Tag: CTO resume

3 Ways to Get Your First CIO or CTO Job

3 Ways to Get Your First CIO or CTO Job

Breaking into the CIO or CTO ranks is challenging. But people do it…the question most people have is “How?”CIO

To better understand how, it’s important to know why it is so difficult to land that first CIO or CTO position.

  1. There are a limited number of C-level opportunities (CIO, CTO, CxO)
  2. The number of candidates at the VP, Director, or Senior Manager level waiting to get their chance to head up the technology organization is at least an order of magnitude greater that the number of available roles
  3. Most larger companies expect to interview candidates who have already served as a CIO or CTO with another firm

OK, so that leaves out the possibility for jumping directly to a C-level role at a Fortune 500 company, but what about all those small and medium-sized businesses, start-ups, early-stage firms, and private companies? That certainly will be your target if you want to be successful. Now, let’s look at the 3 most common methods used to pursue one of these roles.

CIO Job Boards

There are hundreds of places to find CIO or CTO jobs posted online. These include Dice, LinkedIn, Career Builder, and Monster, as well as executive subscription sites like BlueSteps or Execunet. The paid sites offer the advantage of less competition, so there can be some value-add there. But C-level roles posted at free sites are highly competitive because of the sheer volume of people who respond…many of whom aren’t remotely qualified.

Recommendation: Join one premium site and use the public sites mostly for researching companies, their competitors, and the market in general.

Technology Recruiters

Recruiters are the be-all-end-all for senior executive roles, right? Not always. Only 4% of all positions are filled through recruiters (slightly higher for executives). Recruiters will typically not pursue candidates that aren’t already at the level for the role they are recruiting for. However, smaller companies will sometimes provide the recruiter with a desired candidate profile that includes people in the next tier down at a large corporation or working for a direct competitor.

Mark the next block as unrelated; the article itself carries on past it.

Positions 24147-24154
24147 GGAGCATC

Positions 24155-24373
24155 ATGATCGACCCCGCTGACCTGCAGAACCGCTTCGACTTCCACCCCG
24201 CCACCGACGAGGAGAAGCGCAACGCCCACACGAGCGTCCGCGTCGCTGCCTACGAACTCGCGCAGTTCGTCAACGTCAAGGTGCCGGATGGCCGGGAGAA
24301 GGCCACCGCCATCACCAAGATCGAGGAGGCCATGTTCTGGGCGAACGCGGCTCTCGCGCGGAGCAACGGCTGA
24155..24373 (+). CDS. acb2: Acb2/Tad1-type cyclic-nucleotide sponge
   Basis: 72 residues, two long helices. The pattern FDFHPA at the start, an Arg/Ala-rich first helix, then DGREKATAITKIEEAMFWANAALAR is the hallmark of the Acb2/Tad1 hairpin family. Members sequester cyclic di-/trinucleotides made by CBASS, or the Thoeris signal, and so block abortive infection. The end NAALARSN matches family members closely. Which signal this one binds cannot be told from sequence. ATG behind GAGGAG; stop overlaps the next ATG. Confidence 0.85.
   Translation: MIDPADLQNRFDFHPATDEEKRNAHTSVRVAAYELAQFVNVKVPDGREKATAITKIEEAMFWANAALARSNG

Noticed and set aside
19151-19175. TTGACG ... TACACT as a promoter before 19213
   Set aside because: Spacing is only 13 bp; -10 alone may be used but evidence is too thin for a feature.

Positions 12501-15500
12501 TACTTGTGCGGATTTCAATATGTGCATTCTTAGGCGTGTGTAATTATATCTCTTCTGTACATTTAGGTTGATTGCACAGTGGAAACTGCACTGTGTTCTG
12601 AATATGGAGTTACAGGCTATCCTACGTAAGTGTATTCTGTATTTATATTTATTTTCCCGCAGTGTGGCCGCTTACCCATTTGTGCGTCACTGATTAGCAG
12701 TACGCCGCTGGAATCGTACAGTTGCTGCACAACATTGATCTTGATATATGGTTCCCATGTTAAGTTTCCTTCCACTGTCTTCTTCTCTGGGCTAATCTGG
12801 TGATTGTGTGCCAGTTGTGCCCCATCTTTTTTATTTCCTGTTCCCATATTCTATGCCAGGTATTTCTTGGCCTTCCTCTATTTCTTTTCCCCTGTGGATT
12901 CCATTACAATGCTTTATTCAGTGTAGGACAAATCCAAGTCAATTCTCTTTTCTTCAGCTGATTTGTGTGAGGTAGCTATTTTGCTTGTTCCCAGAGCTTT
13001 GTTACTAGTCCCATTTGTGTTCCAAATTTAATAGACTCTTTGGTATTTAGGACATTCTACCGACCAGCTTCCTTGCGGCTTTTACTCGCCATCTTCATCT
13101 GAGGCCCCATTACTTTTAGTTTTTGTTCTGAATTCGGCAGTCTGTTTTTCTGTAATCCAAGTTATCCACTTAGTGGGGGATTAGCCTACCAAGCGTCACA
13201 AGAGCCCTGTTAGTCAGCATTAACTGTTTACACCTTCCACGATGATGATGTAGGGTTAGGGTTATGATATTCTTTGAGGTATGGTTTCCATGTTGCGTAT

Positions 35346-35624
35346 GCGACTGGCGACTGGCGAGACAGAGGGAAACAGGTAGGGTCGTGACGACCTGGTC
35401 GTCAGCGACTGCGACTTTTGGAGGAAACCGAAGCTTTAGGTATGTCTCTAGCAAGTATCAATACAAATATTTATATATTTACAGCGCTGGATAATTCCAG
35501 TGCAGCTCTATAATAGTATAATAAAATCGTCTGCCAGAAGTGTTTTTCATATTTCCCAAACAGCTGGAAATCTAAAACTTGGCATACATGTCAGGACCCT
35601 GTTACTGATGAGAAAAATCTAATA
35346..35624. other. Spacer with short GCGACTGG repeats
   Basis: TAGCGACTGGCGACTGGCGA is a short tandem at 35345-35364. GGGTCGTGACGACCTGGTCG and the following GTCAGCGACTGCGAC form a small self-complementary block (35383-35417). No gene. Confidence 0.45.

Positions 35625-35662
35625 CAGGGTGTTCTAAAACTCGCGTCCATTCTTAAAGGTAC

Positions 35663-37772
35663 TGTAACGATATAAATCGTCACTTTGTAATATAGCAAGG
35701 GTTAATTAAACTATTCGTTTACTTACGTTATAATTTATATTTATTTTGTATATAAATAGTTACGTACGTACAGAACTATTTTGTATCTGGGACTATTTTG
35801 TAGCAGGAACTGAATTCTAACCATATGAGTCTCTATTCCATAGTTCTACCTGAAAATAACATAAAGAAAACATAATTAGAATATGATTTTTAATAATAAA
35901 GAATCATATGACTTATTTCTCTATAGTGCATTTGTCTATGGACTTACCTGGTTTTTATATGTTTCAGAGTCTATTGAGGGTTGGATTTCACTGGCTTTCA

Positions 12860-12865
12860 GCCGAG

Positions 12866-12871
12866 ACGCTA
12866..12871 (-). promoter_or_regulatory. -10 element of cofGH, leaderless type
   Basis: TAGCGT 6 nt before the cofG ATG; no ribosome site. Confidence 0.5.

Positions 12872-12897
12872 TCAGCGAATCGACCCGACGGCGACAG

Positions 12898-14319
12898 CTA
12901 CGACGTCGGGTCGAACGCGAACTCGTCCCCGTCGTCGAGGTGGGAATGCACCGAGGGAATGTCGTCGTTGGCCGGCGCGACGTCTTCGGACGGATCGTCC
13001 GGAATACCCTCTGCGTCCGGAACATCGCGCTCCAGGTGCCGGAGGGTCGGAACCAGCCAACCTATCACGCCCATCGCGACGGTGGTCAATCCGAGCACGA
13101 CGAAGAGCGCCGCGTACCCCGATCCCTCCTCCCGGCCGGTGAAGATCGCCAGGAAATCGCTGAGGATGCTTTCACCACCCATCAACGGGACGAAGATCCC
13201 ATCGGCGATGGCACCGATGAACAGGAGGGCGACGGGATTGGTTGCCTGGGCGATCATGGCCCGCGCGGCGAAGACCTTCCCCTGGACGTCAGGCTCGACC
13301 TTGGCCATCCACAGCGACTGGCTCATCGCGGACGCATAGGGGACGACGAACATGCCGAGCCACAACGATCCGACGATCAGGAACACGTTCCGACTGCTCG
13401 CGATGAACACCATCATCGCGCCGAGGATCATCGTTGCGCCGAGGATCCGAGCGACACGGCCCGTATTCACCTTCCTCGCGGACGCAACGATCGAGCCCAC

Recommendation: Connect with recruiters, focusing on those that work with small and mid-sized companies. You can work with more than one recruiter at a time (and should). But don’t allow this to take up all of the time that you devote to the job search.

Executive Networking

You’ve heard it before…and I’ll say it again…networking is the most important thing that you can do to break into the ranks as a CIO or CTO, and it’s not even close. Industry research indicates that more than 70% of all executive positions are secured through networking. Here are the things that I hear most frequently when I tell candidates to network:

  • It’s too hard
  • It takes too much time
  • I can’t stand it
  • I’m introverted, so I’m not very good at it
  • I don’t have enough connections
  • I don’t have the right connections

Recommendation: Yes! Do it…but you’ve got to go about it the right way so that you don’t burn your network and ruin your opportunity to make a dormant network active for you.

Look, you don’t have to be a used car salesman type of person to make networking work for you. But there is a methodology that works, even for the most introverted person out there. If this is you, and you want help putting things into motion, schedule an appointment with me and we can get you on the path to success with networking.

But first, there’s one more thing that impacts your ability to land your first CIO or CTO role…

Positioning

No matter how you come across opportunities — job boards, recruiters, or networking — the manner in which you present yourself is a huge factor in determining where things go from there. That presentation has everything to do with positioning or a host of other terms that are used to describe it today (messaging, branding, etc.). The resume and LinkedIn profile are key, as they are typically the initial presentation of your skills and experience that people see. But it goes well beyond that to creating a portfolio that differentiates you from the pack…taking your candidacy from good to great!

Take Action

  • To schedule a free consult call with me, click on the link for my online calendar.
  • Learn more about our comprehensive U.S. CIO Recruiter Directory with 850+ names, emails, phone #s, and address…all instantly downloadable for just $49. Click here.
  • Check out the video on this post on YouTube.

 

Stephen Van VreedeAbout Stephen—-